The best way to give is still by check. When you do so 100 percent of your gift goes directly to the school. In the coming weeks we will also be putting a new donate button on our website that will allow us to accept credit card gifts at a reasonable cost to us and as responsible stewards of your gifts. This should be in place by late September.

If you care about ministry in the Diocese of Los Angeles and believe in the work Bloy House is already doing to support people in their ministries, and you want to support an expansion of our mission, we ask you to give.

Checks can be sent to
Bloy House, ETSC
1325 N. College Ave.
Claremont, CA 91711
Cari Anderson-Meadows to Serve as Episcopal Relief and Development Representative
This year Cari Anderson-Meadows of St. Timothy's, Apple Valley will be serving as the Episcopal Relief and Development representative to Bloy House. In that capacity she will have the opportunity to learn about and teach other Bloy House seminarians about the work of ERD and to lead a project in support of ERD. She will also be host to seminarian representatives from across the Episcopal Church as they gather this February at Bloy House to learn about ERD and to take part in our community life during a seminary weekend at the school.
Save the Date!
Saturday, January 19, 2019

Saturday January 19 the celebration of the 60th anniversary of Bloy House gets underway with a gala event scheduled for that evening at Cathedral Center. Join with Trustees, alumni/ae, Bishop Taylor and Bishop Jardine Bruce as we celebrate the last sixty years of ministry for our seminary and launch into the next sixty. More details to follow in the October and November Bloy House News and in Episcopal News.
Upcoming Programs for Spring Semester Geared Especially to Lay Leaders
Mystical Theology To Be Offered This Spring
Dr. Michael McGrath's "Mystical Theology" class will be taught again this coming spring term. The class is designed to be a resource to those who have never had a systematic theology class, as well as those who wish to further their theological studies by examining the history and nature of mystical theology in the Christian tradition. This class will be offered on Saturdays mornings from 8-11 of teaching weekends on the Bloy House campus beginning January 19, 2019.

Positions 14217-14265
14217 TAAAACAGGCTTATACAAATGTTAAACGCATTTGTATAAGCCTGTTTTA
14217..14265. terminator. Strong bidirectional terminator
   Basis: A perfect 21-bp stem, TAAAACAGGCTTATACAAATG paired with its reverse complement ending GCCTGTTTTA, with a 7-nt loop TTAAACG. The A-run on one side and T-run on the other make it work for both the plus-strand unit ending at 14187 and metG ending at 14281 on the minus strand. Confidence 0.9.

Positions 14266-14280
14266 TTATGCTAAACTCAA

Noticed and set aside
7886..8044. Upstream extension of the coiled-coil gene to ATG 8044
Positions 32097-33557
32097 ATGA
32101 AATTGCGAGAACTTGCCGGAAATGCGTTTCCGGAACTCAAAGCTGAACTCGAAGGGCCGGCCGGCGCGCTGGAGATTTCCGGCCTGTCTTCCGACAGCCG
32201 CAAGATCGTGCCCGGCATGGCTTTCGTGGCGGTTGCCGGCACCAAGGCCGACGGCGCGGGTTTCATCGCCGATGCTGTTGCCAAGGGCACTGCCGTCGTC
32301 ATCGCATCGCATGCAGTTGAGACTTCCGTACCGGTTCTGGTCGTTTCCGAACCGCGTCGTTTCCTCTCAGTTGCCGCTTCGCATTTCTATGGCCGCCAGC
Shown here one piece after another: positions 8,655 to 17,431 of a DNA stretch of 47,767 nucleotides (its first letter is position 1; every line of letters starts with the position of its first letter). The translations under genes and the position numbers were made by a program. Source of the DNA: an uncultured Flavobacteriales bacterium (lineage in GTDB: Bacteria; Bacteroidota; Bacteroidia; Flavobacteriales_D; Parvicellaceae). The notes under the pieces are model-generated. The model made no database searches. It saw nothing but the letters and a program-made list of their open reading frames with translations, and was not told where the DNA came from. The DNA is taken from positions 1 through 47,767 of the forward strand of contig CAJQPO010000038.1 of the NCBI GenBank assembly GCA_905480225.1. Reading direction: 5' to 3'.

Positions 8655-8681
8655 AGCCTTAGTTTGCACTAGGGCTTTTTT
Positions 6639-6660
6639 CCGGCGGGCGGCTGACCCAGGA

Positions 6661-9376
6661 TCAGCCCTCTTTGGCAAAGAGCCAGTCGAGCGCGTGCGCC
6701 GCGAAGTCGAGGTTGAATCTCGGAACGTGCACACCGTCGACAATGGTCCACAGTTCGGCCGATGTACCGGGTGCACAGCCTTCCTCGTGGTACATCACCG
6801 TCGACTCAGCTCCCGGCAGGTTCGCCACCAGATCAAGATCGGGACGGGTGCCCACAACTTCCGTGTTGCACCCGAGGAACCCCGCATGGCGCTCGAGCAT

Fresh Start for Lay Leaders Returns in January 2019
One of Bloy House's first intentional ventures into specifically lay leadership formation was the establishment of the Fresh Start for Lay Leaders program at Bloy House in 2011. This excellent program was first designed to speak particularly to wardens and key lay leaders in congregations that were in the midst of clergy transitions. What we have found over the years is that the skills learned in this class have much wider applicability than just to congregations looking for new clergy leadership.

We live in an age when the church is in constant transition as we seek to refine our mission and our ministry to meet the needs of our ever-changing, increasingly less Christian social and cultural context. In the insightful, capable hands of Canon Joanna Satorius, lay leaders of the church have the opportunity to explore how this new world impacts the nature of church life and the church's ministry to the world. Congregations that have chosen to take part in the Fresh Start for Lay Leaders program find that the clergy of their congregations have knowledgeable and prepared partners for ministry with skills to help guide communities through the changes and challenges our life in faith. What no one can accomplish alone often becomes possible through the shared efforts of a strong clergy/lay team. Fresh Start teaches lay leaders how to be part of such a team.

Those interested in taking part in Fresh Start for Lay Leaders should contact Canon Joanna Satorius to learn more about the program.

2018-19 Academic

Fall Semester
August 17-18
August 24-25
September 7-8
September 21-22
September 28-29
October 12-13
October 26-27
November 9-10
November 16-17 (Ethics does not meet)
December 7-8
Spring Semester
January 18-19
January 25-26
February 8-9-10 Long Retreat Weekend
February 22-23
March 1-2
March 15-16
March 29-30
April 12-13
April 26-27
May 10-11

Bold dates indicate the second of back to back weeks in the semester.

Bloy House is currently accepting applications for spring term 2019. Applications can be found by going to the prospective student section of the Bloy House website, . Those seeking to take for-credit course work should fill out the long application. Those wishing to audit classes without academic credit may fill out the Education for Episcopal Leadership application.

From the Dean